Hi I agree, if you are in AC/DC static and not interested in higher frequency effects nor in theral effects. Basically for axis-symmetry, the length of a loop is L=2*pi*r, the current cross section area is a simple integration coupling variable over the subdomain of "1" (implicit int(int(1,dr),dz)), while the volume is an integration couling variable over the subdomain of "2*pi*r (implicit int(int(2*pi*r,dr),dz)). So as you say the average loop length is Volume/Area or simply L_ave= 2*pi*(r_min+r_max)/2. Now if you try a 2D axi "emqa" (azimuthal current) analysis in static mode you can either apply a loop voltage and get the total current by integrating the results over the coil section, and you should check by hand that you get U=R*I, with I=int(int(Jphi_emqa,r),z) = boundary integration over coil section area of "Jphi_emqa", and R[Ohm]=Lave[m]/(AreaCoil[m^2])/(sigma[s/m]), with sigma the conductivity = 1/(resisitivty[Ohm*m]) or you apply a curret density Je_phy, and get the loop voltage drop through the total energy (power) of the magnetic field (provided you are integration on a large enough area to catch most of the field in the coil and in the air), see the ACDCmodellib doc "Inductance in a Coil" example, or via the resisitve heating over the volume which is Q=U*I=R*I^2 If you apply your good engineer value 55% fill factor for a N multiple winding coil and you get your N*Area_wire=Area_coil*Fill_Factor. This gets slightly more complex if you want to consider thermal effects in the coil and or skin effects, but this menas also transient or harmonic analysis, then the coil windings should be modelled in more detail Pls carefully check when you select/deselect the 2*pi*r multiplier = "Compute volume integral" in the postprocessing subdomain integral window good luck Ivar

Johan Gustafsson
Posted: 8 years ago Feb 1, 2010, 9:57 AM EST
Hi Ivar,

I would like to thank you for your clarifications on DC resistance calculations a while ago...

When it comes to harmonic analysis of multiple winding coils I would like to suggest reading David Meeker’s paper "Continuum Representation of Wound Coils via an Equivalent Foil Approach" (www.femm.info/examples/prox/notes.pdf) where the coil is represented as a single domain using complex conductivity and permeability. I have not set this kind of model up in COMSOL yet, so I am not sure about how well is works, but it sounds interesting.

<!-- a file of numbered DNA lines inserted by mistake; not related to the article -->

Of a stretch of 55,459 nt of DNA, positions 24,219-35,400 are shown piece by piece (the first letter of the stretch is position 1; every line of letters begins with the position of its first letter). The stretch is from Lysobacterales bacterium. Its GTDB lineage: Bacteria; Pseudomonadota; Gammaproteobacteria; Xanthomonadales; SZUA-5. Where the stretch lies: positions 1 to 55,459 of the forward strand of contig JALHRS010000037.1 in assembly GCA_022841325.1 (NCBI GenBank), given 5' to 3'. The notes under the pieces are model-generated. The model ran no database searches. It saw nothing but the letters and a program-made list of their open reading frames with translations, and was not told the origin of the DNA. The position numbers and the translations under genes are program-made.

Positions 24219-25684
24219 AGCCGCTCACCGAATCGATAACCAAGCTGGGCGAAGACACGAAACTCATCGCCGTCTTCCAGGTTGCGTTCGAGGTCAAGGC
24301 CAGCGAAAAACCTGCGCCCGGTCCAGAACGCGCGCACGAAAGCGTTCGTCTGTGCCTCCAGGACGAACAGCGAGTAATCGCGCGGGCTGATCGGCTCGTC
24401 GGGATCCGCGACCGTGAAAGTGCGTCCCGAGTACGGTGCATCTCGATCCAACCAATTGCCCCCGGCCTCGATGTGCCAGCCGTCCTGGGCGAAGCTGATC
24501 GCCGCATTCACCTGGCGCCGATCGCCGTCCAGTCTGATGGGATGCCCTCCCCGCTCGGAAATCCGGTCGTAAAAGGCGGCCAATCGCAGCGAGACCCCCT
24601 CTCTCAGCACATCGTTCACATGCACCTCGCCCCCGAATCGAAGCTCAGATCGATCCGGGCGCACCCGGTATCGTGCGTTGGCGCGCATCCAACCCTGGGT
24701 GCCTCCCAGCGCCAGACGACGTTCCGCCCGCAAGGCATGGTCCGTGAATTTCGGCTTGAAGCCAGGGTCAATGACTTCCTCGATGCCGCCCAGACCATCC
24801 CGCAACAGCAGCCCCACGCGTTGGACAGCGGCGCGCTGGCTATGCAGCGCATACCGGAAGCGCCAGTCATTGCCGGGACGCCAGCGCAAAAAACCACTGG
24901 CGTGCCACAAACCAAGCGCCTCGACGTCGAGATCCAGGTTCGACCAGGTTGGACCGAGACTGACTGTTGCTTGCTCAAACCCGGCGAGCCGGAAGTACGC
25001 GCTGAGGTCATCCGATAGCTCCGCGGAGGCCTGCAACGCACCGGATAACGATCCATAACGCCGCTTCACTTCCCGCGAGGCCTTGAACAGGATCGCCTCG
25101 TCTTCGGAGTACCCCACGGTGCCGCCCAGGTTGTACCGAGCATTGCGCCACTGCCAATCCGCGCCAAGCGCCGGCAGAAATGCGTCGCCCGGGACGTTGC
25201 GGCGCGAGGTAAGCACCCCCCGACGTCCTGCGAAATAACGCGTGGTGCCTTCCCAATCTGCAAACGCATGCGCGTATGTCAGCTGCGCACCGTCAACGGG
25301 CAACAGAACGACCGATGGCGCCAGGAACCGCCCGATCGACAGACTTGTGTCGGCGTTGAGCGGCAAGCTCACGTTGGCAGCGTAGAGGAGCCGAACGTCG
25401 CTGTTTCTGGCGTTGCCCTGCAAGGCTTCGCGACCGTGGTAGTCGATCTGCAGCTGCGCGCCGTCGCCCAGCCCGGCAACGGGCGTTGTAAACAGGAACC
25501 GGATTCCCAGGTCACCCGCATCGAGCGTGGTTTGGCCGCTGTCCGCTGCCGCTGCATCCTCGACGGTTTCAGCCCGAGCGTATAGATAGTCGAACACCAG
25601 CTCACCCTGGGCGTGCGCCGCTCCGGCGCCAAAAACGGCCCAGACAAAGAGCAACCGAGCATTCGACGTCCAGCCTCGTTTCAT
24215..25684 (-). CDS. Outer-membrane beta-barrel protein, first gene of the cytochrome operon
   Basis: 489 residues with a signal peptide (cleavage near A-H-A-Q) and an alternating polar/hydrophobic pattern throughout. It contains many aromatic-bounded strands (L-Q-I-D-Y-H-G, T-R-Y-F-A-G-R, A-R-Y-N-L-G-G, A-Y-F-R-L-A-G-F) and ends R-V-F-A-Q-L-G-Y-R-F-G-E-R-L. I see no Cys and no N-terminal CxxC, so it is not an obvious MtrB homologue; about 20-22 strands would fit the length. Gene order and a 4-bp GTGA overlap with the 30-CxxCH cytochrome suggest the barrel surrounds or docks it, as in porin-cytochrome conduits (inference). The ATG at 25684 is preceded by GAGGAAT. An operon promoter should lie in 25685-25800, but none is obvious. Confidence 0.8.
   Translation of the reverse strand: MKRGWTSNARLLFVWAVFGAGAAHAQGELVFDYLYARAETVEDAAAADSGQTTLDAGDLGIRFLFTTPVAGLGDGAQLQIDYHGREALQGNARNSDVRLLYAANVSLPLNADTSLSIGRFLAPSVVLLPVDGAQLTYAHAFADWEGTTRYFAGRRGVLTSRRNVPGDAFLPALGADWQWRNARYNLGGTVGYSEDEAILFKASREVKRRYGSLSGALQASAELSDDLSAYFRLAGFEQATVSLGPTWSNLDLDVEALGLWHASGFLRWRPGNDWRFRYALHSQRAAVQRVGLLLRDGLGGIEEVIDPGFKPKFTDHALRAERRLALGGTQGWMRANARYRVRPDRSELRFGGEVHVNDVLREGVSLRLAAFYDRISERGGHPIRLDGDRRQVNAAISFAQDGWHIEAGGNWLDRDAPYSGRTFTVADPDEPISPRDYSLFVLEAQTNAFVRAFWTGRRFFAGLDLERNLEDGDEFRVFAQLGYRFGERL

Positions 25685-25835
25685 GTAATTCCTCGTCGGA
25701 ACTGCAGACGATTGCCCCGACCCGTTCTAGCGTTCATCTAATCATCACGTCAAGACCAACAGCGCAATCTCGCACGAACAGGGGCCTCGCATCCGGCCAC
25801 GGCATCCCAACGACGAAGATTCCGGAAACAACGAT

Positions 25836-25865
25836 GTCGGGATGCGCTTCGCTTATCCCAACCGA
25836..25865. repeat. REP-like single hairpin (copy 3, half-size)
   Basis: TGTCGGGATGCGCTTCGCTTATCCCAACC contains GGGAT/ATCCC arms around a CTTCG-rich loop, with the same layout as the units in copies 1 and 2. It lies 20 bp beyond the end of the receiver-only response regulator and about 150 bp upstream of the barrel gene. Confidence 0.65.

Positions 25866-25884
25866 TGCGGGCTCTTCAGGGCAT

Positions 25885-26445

//Johan
Hi Ivar, I would like to thank you for your clarifications on DC resistance calculations a while ago... When it comes to harmonic analysis of multiple winding coils I would like to suggest reading David Meeker’s paper "Continuum Representation of Wound Coils via an Equivalent Foil Approach" (http://www.femm.info/examples/prox/notes.pdf) where the coil is represented as a single domain using complex conductivity and permeability. I have not set this kind of model up in COMSOL yet, so I am not sure about how well is works, but it sounds interesting. //Johan

Posted: 8 years ago Feb 2, 2010, 5:58 AM EST
Hi Johan
that looks promishing, will have a detailed look
Thanks again
Ivar
Hi Johan that looks promishing, will have a detailed look Thanks again Ivar

Matthias Richwin
Posted: 7 years ago Aug 23, 2010, 6:23 AM EDT
Hi Johan,

now again a while ago: Have you implemented such a model? I am currently facing the same problem, and have to implement it in V4.0a.

Did you achieve you any results that you could share? That would be highly appreciated.

Update to make it clearer:

I'd model the coil windings anyhow as geometry. But I am concerned about the inner structure of the windings - we are going to use litz wires, and I'd have to cope with the remaining skin and proximity effects in the single turns.

Best regards
Matthias
Hi Johan, now again a while ago: Have you implemented such a model? I am currently facing the same problem, and have to implement it in V4.0a. Did you achieve you any results that you could share? That would be highly appreciated. Update to make it clearer: I'd model the coil windings anyhow as geometry. But I am concerned about the inner structure of the windings - we are going to use litz wires, and I'd have to cope with the remaining skin and proximity effects in the single turns. Best regards Matthias